The wide distribution of species inhabiting fresh water compared with those living on land has not, as we have seen, escaped the comprehensive mind of Darwin, and in explanation of the fact, he has shown how fresh-water shells may be carried from pool to pool, or from one river or lake to others many miles distant, sticking to the feet of water-fowl, or to the elytra of water-beetles. Whilst the distribution of water-mollusks may be thus accounted for, the greater variety and more restricted range of the land species is not explained. They have at least equal means of dispersion, compared with the sluggish, mud-loving water-shells of our ponds and ditches. Why should the one have varied so much and the other so little? We might at first sight have expected the very reverse, on the theory of natural selection. In large lakes and in river systems isolated from others, we might look for the conditions most favourable for the variation of species, and for the preservation of the improved varieties.

It is evident that there must have been less variation, or that the varieties that arose have not been preserved. I think it probable that the variation of fresh-water species of animals and plants has been constantly checked by the want of continuity of lakes and rivers in time and space. In the great oscillations of the surface of the earth, of which geologists find so many proofs, every fresh-water area has again and again been destroyed. It is not so with the ocean — it is continuous — and as one part was elevated and laid dry, the species could retreat to another. On the great continents the land has probably never been totally submerged at any one time; it also is continuous over great areas, and as one part became uninhabitable, the land species could in most cases retreat to another. But for the inhabitants of lakes and rivers there was no retreat, and whenever the sea overflowed the land, vast numbers of fresh-water species must have been destroyed. A fresh-water fauna gave place to a marine one, and the former was annihilated so far as that area was concerned. When the land again rose from below the sea, the marine fauna was not destroyed — it simply retired farther back.

There is every reason to believe that the production of species is a slow process, and if fresh-water areas have not continued as a rule through long geological periods, we can see how variation has been constantly checked by the destruction, first in one part, then in another, of all the fresh-water species; and on these places being again occupied by fresh water they would be colonised by forms from other parts of the world. Thus species of restricted range were always exposed to destruction because their habitat was temporary and their retreat impossible, and only families of wide distribution could be preserved. Hence I believe it is that the types of fresh-water productions are few and world-wide, whilst the sea has mollusks innumerable, and the land great variety and wealth of species. This variety is in the ratio of the continuity of their habitats in time and space.

It follows also, from the same reasoning, that old and widespread types are more likely to be preserved in fresh-water areas than on land or in the sea, for the destruction of wide-ranging species is effected more by the competition of improved varieties than by physical causes; so that when variation is most checked old forms will longest survive. Therefore I think it is that amongst fishes we find some old geological types still preserved in a few of the large rivers of the world.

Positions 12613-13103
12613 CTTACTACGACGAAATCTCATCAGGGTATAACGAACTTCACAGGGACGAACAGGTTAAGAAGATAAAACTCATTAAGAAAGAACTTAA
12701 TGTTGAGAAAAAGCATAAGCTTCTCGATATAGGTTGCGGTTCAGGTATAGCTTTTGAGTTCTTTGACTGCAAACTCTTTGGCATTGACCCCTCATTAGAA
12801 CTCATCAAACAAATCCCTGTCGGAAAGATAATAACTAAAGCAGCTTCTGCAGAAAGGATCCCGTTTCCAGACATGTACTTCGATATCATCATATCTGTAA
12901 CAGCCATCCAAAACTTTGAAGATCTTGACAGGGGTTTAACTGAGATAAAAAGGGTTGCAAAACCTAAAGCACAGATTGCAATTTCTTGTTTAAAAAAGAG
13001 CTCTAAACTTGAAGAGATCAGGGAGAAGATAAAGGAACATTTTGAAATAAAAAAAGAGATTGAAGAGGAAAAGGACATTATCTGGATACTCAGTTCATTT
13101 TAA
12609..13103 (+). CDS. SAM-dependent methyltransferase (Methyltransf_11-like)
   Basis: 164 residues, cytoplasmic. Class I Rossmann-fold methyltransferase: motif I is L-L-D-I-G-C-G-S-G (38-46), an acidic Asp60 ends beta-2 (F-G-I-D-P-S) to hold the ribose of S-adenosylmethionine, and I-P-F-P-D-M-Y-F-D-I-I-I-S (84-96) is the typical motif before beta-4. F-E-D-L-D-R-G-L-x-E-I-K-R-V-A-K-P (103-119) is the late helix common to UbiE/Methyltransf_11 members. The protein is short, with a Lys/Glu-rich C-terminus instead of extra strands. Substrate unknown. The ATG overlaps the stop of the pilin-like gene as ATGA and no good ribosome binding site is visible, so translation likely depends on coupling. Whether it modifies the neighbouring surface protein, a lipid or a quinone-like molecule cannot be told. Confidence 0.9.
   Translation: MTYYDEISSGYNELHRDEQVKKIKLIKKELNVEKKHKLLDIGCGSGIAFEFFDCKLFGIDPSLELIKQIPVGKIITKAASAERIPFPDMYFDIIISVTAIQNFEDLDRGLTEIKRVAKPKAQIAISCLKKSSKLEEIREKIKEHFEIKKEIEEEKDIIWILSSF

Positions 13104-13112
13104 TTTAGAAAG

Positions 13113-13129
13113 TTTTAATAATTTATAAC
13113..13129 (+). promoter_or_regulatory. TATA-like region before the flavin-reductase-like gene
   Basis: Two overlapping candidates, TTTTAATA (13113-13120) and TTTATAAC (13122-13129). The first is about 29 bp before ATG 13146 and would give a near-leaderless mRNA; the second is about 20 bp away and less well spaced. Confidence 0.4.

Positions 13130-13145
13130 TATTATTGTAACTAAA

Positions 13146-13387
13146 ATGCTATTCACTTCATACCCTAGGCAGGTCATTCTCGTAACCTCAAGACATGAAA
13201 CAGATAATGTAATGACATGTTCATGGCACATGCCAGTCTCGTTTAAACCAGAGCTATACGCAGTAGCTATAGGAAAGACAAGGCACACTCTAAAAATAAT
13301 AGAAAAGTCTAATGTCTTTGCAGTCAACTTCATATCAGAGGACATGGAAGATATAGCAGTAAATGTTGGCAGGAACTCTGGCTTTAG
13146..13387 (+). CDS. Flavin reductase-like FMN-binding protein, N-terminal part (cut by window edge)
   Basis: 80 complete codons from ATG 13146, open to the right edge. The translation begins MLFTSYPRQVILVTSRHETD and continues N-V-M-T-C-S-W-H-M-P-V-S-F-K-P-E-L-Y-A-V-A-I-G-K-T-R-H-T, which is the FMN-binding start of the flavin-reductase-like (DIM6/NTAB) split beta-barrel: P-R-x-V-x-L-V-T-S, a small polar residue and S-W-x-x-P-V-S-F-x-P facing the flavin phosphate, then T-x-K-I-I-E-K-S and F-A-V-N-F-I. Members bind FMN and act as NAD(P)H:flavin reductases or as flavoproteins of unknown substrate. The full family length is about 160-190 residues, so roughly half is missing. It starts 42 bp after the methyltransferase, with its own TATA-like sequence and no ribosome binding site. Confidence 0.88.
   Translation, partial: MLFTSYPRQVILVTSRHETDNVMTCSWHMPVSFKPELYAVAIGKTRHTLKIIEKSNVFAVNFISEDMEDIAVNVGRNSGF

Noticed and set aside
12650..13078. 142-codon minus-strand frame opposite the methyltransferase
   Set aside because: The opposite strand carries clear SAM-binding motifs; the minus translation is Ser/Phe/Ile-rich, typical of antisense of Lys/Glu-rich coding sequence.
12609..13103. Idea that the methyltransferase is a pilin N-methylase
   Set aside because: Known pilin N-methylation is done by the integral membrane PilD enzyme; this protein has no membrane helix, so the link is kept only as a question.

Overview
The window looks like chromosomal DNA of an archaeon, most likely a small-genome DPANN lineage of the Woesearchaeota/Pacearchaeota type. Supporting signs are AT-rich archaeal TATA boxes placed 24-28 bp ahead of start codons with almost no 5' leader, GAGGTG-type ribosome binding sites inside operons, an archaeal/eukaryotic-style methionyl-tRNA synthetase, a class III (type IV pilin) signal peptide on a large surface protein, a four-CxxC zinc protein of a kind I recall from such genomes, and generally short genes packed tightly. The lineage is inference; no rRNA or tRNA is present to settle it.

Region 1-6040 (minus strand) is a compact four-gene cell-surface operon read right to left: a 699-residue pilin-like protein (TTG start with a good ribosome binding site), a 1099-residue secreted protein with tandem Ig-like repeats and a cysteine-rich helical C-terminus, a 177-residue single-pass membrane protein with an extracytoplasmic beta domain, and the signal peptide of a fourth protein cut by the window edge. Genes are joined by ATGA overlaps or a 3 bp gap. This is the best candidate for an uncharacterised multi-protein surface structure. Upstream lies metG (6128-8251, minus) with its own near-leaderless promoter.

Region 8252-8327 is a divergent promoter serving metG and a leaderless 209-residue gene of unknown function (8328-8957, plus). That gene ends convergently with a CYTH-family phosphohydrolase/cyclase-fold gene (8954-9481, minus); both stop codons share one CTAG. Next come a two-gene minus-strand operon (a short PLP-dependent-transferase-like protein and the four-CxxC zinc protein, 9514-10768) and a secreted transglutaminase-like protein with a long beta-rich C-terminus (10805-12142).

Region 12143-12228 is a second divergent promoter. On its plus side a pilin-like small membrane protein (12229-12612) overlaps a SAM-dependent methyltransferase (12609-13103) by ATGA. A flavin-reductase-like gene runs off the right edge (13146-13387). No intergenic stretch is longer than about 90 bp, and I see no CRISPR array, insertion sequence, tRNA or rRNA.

To illustrate more clearly the theory I have advanced, I will take a supposititious case. In the southern states of America there is reason to suppose that since the glacial period there has been a great variation in the species of the fresh-water mollusk genus Melania, and in different rivers there are distinct groups of species. Now let us suppose that the glacial period were to return, and that the icy covering, gradually thickening in the north, should push down southward as it did once before. The great lakes of North America would be again filled with ice, and their inhabitants destroyed. As the ice advanced southward, the inhabitants of one river-system after another would be annihilated, and many groups of Melania entirely destroyed. On the retreat of the ice again the rivers and lakes would reappear, but the varieties of animals that had been developed in them would not, and their places would be taken by aquatic forms from other areas, so that the number of species would be thereby greatly reduced, and wide-spreading forms would be freed from the competition of many improved varieties.

Viewed in this light, the similarity of fresh-water productions all over the world, instead of being a difficulty in the way of the acceptance of the theory of natural selection, becomes a strong argument in favour of its truth; for we perceive that the number of marine, terrestrial, and freshwater animals is in proportion to the more or less continuous development that was possible under the different conditions under which they lived.

The same line of argument might be used to explain the much greater variety in some classes of terrestrial animals than in others. The land has often been submerged in geological history, and the classes that were best fitted to escape the impending catastrophes would be most likely to preserve the varieties that had been developed. The atmosphere has always been continuous, and the animals that could use it as a highway had great advantages over those that could not, and so we find the slow-moving terrestrial mollusks few in number compared with the multitudinous hosts of strong-flying insects; similarly, the mammals are far outnumbered by the birds of the air, that can pass from island to island, and from country to country, unstopped by mighty rivers or wide arms of the sea.